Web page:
Production is top notch all around. Special nod to Hans Zimmer and his soundtrack. It’s hard to compete with the roar of a gang of highly tuned race cars. But he moves past his  orchestration comfort zone and accepts the challenge to go hi-ocatane.

The official web site is basic. Surprise, surprise.

Photo Credits: Universal Studios

World War Z – Film Review

WWZ 2Before I went to see World War Z, I asked a number of people what they thought of the picture. The replies varied greatly from, “It’s not a real Zombie movie, they move too fast,” to the standard, “Read the book, it’ s much better.”  The trailer intrigued me but what really did the trick was the word world. I absolutely love films that involve the entirety of the planet. And so I went, alone.

Brad Pitt plays Gerry Lane, a retired special investigator for the United Nations. He now lives a quiet life in Philadelphia making pancakes for his wife, Karin (Mireille Enos) and their two daughters. Suddenly and without warning a typical big city traffic snarl is rocked with sirens, crashing trucks and people running madly around. From there things go downhill quickly and before you know it, Gerry’s old boss Thierry Umutoni (Fana Mokoena) is on the phone begging for him to get back in the game.

Some horrible virus or bacteria of some unknown origin causes humans to become the “undead.” Once turned, which only takes a handful of seconds after being bitten, they blindly take up their mission to bite non infected humans. turning them into “Zeaks.” A term used by a soldier who enjoys mowing them down. These Zombies are fast. No I mean really fast. The filmmakers deliver a jolt to your pulse as you watch the power of millions of human bodies united in a single purpose. It caused me to think what the human race could actually accomplish if we were many in body and one in mind. But despite being world class sprinters, they are really stupid. They can’t even open a door. Instead they try to smash through it with their heads. They stop at nothing and it’s become a real problem for the planet, quickly spreading throughout the world thanks to the over 70,000 commercial airline flights each day.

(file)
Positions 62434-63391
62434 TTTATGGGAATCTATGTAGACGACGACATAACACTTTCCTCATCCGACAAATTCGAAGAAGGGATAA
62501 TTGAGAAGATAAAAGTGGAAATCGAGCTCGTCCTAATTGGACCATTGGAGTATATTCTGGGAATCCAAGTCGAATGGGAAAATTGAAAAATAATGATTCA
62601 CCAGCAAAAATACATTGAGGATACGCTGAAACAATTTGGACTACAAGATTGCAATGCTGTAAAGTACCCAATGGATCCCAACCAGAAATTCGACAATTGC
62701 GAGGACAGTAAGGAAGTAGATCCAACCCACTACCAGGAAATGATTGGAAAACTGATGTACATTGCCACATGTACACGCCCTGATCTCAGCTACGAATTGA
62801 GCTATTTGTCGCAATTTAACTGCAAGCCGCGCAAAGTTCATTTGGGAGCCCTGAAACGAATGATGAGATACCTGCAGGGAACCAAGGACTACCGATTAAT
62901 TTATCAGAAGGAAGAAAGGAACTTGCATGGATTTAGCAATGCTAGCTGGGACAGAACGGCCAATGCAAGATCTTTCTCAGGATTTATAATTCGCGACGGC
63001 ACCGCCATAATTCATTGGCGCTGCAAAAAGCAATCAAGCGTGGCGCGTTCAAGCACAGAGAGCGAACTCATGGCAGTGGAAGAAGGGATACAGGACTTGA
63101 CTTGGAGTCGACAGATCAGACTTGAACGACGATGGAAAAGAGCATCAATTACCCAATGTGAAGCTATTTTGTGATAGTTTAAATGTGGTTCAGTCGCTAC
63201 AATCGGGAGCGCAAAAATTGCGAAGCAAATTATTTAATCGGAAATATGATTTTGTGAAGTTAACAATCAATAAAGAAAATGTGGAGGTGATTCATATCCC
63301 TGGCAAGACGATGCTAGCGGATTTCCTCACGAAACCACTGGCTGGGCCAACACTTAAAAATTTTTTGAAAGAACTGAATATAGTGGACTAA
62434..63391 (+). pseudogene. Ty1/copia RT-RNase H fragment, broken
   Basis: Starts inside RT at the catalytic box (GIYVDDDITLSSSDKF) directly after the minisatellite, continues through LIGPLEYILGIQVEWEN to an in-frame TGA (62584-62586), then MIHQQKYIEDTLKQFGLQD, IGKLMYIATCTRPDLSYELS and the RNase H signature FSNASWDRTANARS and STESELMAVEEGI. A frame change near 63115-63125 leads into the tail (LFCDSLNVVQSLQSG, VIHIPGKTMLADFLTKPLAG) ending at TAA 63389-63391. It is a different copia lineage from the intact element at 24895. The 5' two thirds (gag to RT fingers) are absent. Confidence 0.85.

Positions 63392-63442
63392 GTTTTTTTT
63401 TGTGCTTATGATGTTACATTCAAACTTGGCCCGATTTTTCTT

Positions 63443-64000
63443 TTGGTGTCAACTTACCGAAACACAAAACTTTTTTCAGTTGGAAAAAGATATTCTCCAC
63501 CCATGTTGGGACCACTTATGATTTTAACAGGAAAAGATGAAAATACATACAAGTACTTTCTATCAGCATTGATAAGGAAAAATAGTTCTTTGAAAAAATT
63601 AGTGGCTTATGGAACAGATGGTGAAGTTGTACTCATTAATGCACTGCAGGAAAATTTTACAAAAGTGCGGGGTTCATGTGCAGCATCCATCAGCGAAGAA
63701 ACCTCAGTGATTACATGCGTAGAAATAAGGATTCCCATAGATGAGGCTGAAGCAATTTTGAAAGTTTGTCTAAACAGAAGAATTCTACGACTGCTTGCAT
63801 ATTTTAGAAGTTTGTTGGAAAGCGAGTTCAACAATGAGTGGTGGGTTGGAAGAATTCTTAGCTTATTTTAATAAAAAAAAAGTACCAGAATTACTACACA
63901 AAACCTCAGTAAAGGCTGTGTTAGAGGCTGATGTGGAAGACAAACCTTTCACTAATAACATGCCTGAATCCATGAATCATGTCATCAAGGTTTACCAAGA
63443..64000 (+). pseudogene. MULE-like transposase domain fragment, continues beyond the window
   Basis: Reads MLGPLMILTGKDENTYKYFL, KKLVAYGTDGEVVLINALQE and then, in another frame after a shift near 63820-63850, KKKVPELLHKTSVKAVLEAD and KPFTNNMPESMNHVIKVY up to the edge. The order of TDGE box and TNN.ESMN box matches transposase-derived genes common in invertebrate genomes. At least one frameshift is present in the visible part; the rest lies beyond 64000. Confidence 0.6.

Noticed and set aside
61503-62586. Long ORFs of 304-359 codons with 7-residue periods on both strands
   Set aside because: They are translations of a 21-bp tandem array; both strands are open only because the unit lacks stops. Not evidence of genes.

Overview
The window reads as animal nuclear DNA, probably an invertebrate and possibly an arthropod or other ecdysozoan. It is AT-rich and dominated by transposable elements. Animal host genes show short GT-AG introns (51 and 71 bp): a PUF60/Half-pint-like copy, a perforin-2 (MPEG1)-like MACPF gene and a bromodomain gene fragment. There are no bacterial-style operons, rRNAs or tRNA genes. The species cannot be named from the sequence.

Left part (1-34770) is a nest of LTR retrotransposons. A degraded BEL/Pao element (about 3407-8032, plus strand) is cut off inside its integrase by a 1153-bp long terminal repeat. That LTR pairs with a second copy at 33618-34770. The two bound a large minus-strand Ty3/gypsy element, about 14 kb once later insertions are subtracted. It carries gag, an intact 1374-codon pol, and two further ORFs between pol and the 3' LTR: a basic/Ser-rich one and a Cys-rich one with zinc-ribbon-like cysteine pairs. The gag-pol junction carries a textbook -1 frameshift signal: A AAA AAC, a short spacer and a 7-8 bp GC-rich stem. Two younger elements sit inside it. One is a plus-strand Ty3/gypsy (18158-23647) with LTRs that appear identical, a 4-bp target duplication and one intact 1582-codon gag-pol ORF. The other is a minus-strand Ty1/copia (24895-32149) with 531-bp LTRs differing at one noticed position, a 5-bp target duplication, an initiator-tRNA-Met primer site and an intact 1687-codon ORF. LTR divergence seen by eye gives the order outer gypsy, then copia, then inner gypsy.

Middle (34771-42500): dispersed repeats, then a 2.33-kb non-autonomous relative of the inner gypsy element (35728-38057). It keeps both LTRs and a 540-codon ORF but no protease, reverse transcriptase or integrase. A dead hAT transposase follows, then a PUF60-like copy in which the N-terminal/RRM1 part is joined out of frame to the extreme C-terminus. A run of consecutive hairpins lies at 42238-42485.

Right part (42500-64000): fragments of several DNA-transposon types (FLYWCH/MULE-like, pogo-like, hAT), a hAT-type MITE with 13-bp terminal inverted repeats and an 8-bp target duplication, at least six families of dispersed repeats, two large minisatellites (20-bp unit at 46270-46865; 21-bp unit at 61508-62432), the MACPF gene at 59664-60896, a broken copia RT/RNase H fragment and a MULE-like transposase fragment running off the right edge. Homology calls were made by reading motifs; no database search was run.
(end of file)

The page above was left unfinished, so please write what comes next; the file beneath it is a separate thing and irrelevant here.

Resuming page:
After some close calls, Lane and family are extracted to a U.N. ship in the north Atlantic. He is persuaded to accompany a doctor to South Korea to follow up on a lead that has come across in an email. On the plane the doctor gives what is the single best instance of dialog in the entire film. It’s a powerful foreshadowing that sticks with Lane. However, the mission doesn’t work out. While planning what to do next, Lane comes in contact with an ex-CIA agent (David Morse) who is behind bars for selling guns to North Korea. Somehow this man knows lots about the Zeak problem and points Lane to Jerusalem, where they seem to have a better handle on things. Or at least we think they do.

Massive scale pictures like this one usually rely on the zoom, cut and hand-held camera work. Images, usually CGI created, wash over us like a raging waterfall. The hero or superhero shows a human side but always summons the special power in the end to take down the bad guys. Not so in WWZ. Pitt is not a superhero. Actually he’s not even a hero. He plays the part of  a regular guy with some experience and a knack for knowing what to do when things go off book. He’s tough, but not powerful. I found his acting choice to be refreshing and added some measure of believability to an otherwise unbelievable story.

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Nearly all of the technical aspects of this picture are amazing. The visual effects, editing, special effects and make-up work together beautifully to make what we are watching seem real. Marc Forster’s direction is tight throughout. He is a master of pacing which in this film is no easy feat. The cinematography by Ben Seresin and an uncredited Robert Richardson is crisp and appropriately moody. Marco Beltrami’s score fits nicely into both the action and the more calmer scenes. The fast-moving Zombies make this more of a horror movie than the slow motion ones we have come to know and love. At least you could out run those guys. With the new and improved models we see here, no one stands a chance.

The film is pulled down considerably by the screenplay. A single person, Max Brooks, authored the book, but it took five people to write the script for WWZ and it shows. There are lot of things that don’t tie together from the very beginning and the ending is a failure. We are left with some hope, but completely adrift.

Audio Podcast of this Review: 

Photos: Paramount PIctures